Education

9th Circuit Casts Doubt on Policy Requiring School Uniform With Motto

By Mark Walsh — February 14, 2014 2 min read

A federal appeals court has cast legal doubt on a Nevada school district’s uniform policy, holding that requiring students to wear shirts with the motto “Tomorrow’s Leaders” is a form of compelled speech that implicates the First Amendment.

The three-judge panel of the U.S. Court of Appeals for the 9th Circuit, in San Francisco, stopped short of striking down the uniforms of Roy Gomm Elementary School in the Washoe County school district. The court said the district did not have the chance to present justifications for the infringement on speech because a family’s lawsuit was dismissed in a federal trial court at an early stage.

The 9th Circuit panel also held that an exception to the school uniform policy allowing students to wear Boy Scout or Girl Scout uniforms on days they have meetings was a content-based restriction that also implicated the free speech clause.

The uniform policy at the Reno, Nev., school drew an objection in 2011 from Mary Frudden, the mother of a 5th grade boy and 3rd grade girl. Court papers say the students initially challenged the policy by wearing their American Youth Soccer Organization uniforms to school, with Ms. Frudden arguing to school officials that the soccer outfits met the policy’s exemption covering scouting uniforms. That didn’t fly, and the Frudden children were forced to wear the school uniforms, which include a depiction of a gopher for Roy Gomm Elementary and the “Tomorrow’s Leaders” motto.

The Fruddens sued the Washoe County district on free speech grounds. A federal district court dismissed the suit, citing a 2008 9th Circuit decision that upheld another Nevada school district’s uniform policy. But the uniforms at issue in that case, Jacobs v. Clark County School District, were, for the most part, plain polo shirts and khakis and did not involve a leadership motto.

In its unanimous Feb. 14 decision in Frudden v. Pilling, the 9th Circuit court panel distinguished the 2008 ruling.

In the new case, the court said, the Washoe County school’s “inclusion of the motto ‘Tomorrow’s Leaders’ on its uniform shirts is not meaningfully distinguishable from the state of New Hampshire’s inclusion of the motto ‘Live Free or Die’ on its license plates.” That was a reference to a 1977 U.S. Supreme Court decision, Wooley v. Maynard, that struck down the Granite State’s requirement that motorists display the historic motto.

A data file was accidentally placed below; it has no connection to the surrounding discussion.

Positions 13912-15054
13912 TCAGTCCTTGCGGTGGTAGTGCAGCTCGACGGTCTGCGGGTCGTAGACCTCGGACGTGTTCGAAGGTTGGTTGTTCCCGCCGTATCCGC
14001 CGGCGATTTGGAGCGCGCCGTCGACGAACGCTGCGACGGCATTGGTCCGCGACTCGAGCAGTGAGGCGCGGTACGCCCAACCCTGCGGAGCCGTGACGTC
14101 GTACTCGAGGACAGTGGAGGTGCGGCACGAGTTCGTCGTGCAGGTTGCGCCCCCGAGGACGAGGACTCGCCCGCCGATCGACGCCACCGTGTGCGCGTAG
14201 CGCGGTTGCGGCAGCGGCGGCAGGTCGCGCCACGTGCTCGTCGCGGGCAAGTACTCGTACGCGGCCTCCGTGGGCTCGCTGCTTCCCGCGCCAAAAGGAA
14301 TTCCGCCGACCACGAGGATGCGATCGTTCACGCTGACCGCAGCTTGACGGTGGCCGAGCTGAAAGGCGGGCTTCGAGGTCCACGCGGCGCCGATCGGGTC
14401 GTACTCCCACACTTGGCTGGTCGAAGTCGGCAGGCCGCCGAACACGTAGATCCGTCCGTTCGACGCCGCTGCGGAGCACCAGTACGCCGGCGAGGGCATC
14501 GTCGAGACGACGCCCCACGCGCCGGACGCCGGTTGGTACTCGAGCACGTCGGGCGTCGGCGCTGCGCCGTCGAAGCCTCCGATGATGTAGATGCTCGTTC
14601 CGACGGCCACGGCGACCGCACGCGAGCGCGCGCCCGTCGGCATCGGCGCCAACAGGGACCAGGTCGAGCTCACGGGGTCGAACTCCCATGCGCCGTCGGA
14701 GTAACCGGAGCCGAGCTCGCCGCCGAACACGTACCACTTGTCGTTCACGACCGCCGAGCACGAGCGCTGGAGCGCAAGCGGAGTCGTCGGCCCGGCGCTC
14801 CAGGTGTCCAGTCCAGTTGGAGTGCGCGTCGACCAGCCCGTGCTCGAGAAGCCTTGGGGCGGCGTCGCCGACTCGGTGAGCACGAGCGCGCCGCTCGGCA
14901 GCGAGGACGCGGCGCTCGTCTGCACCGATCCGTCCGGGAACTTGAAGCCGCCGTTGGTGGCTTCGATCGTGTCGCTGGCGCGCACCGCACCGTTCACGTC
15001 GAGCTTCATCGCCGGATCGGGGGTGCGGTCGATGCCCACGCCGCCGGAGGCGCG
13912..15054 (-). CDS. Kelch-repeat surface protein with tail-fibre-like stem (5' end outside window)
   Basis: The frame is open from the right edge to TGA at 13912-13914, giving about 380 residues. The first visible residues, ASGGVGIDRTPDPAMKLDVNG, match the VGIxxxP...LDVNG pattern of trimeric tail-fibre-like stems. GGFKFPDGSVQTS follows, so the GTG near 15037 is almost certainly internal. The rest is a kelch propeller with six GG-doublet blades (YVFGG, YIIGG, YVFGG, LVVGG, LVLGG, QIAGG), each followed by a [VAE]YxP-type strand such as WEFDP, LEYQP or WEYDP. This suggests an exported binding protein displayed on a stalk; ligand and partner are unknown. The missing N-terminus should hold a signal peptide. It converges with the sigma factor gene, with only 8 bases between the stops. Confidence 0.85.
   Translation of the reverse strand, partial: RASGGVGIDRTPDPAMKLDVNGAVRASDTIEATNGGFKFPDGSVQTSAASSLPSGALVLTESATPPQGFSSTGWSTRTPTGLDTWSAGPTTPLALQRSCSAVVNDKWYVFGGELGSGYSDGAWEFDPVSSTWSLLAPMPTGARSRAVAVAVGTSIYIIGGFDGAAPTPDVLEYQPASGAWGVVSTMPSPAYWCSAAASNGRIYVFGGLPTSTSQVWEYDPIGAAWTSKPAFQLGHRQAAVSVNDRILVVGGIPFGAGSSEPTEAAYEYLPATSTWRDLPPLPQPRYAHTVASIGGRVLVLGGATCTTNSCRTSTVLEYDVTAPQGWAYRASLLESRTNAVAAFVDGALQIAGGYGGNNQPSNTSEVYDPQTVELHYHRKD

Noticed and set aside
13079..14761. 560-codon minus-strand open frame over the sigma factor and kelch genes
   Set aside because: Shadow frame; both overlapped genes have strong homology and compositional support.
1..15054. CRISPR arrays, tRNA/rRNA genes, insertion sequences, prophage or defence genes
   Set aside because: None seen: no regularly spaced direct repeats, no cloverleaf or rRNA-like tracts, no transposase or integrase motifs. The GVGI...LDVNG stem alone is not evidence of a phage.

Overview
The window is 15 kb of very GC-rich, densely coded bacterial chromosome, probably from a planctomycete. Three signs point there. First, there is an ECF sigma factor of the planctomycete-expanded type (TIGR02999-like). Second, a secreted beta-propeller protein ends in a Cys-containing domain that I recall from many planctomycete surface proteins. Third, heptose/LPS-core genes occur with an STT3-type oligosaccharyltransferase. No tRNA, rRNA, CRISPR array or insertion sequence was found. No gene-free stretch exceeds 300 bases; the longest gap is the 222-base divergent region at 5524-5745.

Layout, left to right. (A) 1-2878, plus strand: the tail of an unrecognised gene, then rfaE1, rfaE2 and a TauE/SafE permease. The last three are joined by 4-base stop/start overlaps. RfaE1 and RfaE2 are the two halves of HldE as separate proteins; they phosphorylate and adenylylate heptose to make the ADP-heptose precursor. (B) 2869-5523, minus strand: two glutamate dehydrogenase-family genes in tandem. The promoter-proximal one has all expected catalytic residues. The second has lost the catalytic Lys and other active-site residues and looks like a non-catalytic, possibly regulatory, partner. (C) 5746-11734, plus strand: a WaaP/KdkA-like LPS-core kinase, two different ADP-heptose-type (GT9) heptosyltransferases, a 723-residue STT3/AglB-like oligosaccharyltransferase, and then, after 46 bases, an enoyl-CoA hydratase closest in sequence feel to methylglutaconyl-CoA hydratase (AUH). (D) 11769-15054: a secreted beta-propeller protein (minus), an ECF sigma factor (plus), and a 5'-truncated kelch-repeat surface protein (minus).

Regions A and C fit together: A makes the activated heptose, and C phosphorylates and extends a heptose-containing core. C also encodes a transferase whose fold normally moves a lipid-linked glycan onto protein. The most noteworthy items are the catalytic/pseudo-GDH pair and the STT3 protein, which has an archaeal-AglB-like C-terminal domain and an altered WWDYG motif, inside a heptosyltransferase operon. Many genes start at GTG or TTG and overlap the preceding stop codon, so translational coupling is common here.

“Practically speaking, [Roy Gomm Elementary School] compels its students to be an instrument for displaying the RGES motto,” U.S. Circuit Judge Jacqueline H. Nguyen wrote for the court. “Had the RGES uniforms consisted of plain-colored tops and bottoms, as in Jacobs, RGES would have steered clear of any First Amendment concerns. However, by mandating the written motto on the uniform shirts, the RGES policy compels speech.”

The court panel went on to hold that the exemption for scouting uniforms was a content-based distinction that also raised First Amendment concerns.

The court said the school district should be given the chance at the district court level to justify its policy under a strict scrutiny standard. The panel even suggested that “on remand, the elementary school context may be relevant in weighing [the school’s] interest in including the motto on the uniform shirt.” But the court basically said the record was undeveloped with respect to the school district’s justifications.

[Hat Tip, with no mottoes, to How Appealing.]

A version of this news article first appeared in The School Law Blog.

Events

This content is provided by our sponsor. It is not written by and does not necessarily reflect the views of Education Week's editorial staff.
Sponsor
Future of Work Webinar
Digital Literacy Strategies to Promote Equity
Our new world has only increased our students’ dependence on technology. This makes digital literacy no longer a “nice to have” but a “need to have.” How do we ensure that every student can navigate
Content provided by Learning.com
Mathematics Online Summit Teaching Math in a Pandemic
Attend this online summit to ask questions about how COVID-19 has affected achievement, instruction, assessment, and engagement in math.
School & District Management Webinar Examining the Evidence: Catching Kids Up at a Distance
As districts, schools, and families navigate a new normal following the abrupt end of in-person schooling this spring, students’ learning opportunities vary enormously across the nation. Access to devices and broadband internet and a secure

EdWeek Top School Jobs

Speech Therapists
Lancaster, PA, US
Lancaster Lebanon IU 13
Elementary Teacher
Madison, Wisconsin
One City Schools

Read Next

Education Briefly Stated Briefly Stated: January 13, 2021
Here's a look at some recent Education Week articles you may have missed.
8 min read
Education Obituary In Memory of Michele Molnar, EdWeek Market Brief Writer and Editor
EdWeek Market Brief Associate Editor Michele Molnar, who was instrumental in launching the publication, succumbed to cancer.
5 min read
Education Briefly Stated Briefly Stated: December 9, 2020
Here's a look at some recent Education Week articles you may have missed.
8 min read
Education Briefly Stated Briefly Stated: Stories You May Have Missed
A collection of articles from the previous week that you may have missed.
8 min read